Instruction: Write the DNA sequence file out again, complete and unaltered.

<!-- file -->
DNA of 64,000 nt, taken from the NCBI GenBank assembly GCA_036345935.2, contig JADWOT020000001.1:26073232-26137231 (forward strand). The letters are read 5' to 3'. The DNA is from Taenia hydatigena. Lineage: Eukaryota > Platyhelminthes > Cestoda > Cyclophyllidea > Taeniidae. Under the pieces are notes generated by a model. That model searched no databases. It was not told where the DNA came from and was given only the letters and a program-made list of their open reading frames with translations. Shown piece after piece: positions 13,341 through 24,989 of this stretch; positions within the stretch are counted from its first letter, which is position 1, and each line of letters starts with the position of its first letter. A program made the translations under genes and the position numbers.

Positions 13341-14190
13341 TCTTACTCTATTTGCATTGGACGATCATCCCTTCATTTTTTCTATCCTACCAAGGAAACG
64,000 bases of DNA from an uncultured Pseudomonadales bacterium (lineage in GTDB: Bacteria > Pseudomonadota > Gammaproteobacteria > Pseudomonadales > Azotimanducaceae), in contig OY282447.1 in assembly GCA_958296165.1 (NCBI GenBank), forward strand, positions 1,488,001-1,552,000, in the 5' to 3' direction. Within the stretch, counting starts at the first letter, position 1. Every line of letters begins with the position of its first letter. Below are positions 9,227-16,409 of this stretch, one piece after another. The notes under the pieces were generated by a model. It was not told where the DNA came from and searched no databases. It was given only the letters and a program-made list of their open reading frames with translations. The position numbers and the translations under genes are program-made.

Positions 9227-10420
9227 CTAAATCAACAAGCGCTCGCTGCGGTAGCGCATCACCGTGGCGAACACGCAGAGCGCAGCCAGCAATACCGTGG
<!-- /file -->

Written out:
DNA of 64,000 nt, taken from the NCBI GenBank assembly GCA_036345935.2, contig JADWOT020000001.1:26073232-26137231 (forward strand). The letters are read 5' to 3'. The DNA is from Taenia hydatigena. Lineage: Eukaryota > Platyhelminthes > Cestoda > Cyclophyllidea > Taeniidae. Under the pieces are notes generated by a model. That model searched no databases. It was not told where the DNA came from and was given only the letters and a program-made list of their open reading frames with translations. Shown piece after piece: positions 13,341 through 24,989 of this stretch; positions within the stretch are counted from its first letter, which is position 1, and each line of letters starts with the position of its first letter. A program made the translations under genes and the position numbers.

Positions 13341-14190
13341 TCTTACTCTATTTGCATTGGACGATCATCCCTTCATTTTTTCTATCCTACCAAGGAAACG
64,000 bases of DNA from an uncultured Pseudomonadales bacterium (lineage in GTDB: Bacteria > Pseudomonadota > Gammaproteobacteria > Pseudomonadales > Azotimanducaceae), in contig OY282447.1 in assembly GCA_958296165.1 (NCBI GenBank), forward strand, positions 1,488,001-1,552,000, in the 5' to 3' direction. Within the stretch, counting starts at the first letter, position 1. Every line of letters begins with the position of its first letter. Below are positions 9,227-16,409 of this stretch, one piece after another. The notes under the pieces were generated by a model. It was not told where the DNA came from and searched no databases. It was given only the letters and a program-made list of their open reading frames with translations. The position numbers and the translations under genes are program-made.

Positions 9227-10420
9227 CTAAATCAACAAGCGCTCGCTGCGGTAGCGCATCACCGTGGCGAACACGCAGAGCGCAGCCAGCAATACCGTGG